NARRATIVES OF DOMESTIC VIOLENCE SURVIVORS IN GHANA AND THE UNITED STATES
Lady Adaina AJAYI1, Peyibomi SOYINKA-AIREWELE2
1Mrs., Department of Political Science and International Relations, Covenant University, Ota, Ogun State, NIGERIA, email@example.com
2Prof., Department of Politics, Ithaca College, New York, USA, firstname.lastname@example.org
The exponential increase in domestic violence is a global crisis that is pertinent to the struggle to protect womens rights. This problem does not only affect women (and children) in the global south but also in the global north. Interestingly, the United States, often referred to as a global super power is not immune to the epidemic of domestic violence. Academic discourses have historically tended to emphasize the presentation of statistics or discussions of international interventions and humanitarian responses. An area that seems to have been neglected, particularly in political science writing, is that of the personal narratives of domestic violence survivors. This article therefore presents a documentation and analysis of selected narratives of survivors, and their experiences of domestic violence in both Ghana and the United States. By unpackaging some critical commonalities in these experiences, the paper will thus investigate the extent to which the escalation of violence at the household level continues to be driven and affected by cultural and patriarchal norms. It also examines the extent to which these norms negate the effectiveness of international regimes that seek to address domestic violence. The paper adopts radical feminist theory as a framework. It argues that despite a range of efforts to address the problem, diverse cultural and patriarchal norms appear to intensify the tendency to view domestic violence as a private matter that could bring about stigmatization for the women if disclosed to the public. In resistance to that trend, the paper draws on the use of narrative analysis as a powerful tool of highlighting the importance of womens voices in their struggle against silencing, marginalization and abuse. It contends that the struggle to educate women on their rights can only begin when women begin to see themselves not as recipients but as creators and owners of culture.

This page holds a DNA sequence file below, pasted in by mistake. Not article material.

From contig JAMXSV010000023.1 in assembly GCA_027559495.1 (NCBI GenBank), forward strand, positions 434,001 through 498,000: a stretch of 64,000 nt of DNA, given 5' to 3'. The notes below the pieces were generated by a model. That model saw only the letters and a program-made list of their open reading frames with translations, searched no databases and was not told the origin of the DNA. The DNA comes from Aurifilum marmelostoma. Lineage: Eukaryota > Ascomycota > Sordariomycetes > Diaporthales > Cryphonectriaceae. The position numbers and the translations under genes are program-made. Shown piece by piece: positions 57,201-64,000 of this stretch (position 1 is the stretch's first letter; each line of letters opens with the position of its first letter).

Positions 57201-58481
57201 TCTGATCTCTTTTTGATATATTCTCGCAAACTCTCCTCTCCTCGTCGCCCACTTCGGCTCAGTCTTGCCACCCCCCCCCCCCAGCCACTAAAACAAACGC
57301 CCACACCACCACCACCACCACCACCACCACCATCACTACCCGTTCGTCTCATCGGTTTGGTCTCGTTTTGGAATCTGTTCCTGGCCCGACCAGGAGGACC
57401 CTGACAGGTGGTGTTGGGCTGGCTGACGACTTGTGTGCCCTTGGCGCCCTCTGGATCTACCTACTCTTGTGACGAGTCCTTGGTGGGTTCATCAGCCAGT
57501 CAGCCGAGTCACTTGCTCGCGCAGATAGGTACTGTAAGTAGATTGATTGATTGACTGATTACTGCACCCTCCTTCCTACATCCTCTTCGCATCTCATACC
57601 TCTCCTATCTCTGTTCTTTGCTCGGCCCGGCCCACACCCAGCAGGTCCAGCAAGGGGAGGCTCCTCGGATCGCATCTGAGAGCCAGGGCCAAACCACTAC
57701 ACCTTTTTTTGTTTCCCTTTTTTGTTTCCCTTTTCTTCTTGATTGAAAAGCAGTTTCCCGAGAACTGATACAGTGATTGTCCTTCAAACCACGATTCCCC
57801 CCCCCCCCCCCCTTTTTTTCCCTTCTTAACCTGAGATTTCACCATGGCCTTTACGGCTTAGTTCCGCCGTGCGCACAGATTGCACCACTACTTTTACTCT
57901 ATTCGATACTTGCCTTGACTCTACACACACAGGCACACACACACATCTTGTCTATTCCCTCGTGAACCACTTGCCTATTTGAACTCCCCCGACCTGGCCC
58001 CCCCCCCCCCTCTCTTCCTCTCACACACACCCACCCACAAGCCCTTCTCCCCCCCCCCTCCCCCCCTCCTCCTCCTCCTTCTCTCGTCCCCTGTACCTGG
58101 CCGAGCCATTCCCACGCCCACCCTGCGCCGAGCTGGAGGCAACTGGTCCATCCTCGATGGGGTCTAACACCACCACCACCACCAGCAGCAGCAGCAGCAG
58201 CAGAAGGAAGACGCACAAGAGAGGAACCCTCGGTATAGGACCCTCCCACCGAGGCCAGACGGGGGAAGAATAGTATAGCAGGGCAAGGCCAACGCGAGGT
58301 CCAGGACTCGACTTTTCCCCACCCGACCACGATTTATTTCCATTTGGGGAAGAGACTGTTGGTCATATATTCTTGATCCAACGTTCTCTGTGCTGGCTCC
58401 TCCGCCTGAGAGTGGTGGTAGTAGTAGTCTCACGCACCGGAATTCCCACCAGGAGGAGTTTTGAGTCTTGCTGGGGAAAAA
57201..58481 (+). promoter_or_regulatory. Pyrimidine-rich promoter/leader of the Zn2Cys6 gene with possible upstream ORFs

Keywords: Culture, Domestic Violence, Patriarchy, Survivors, Ghana, United States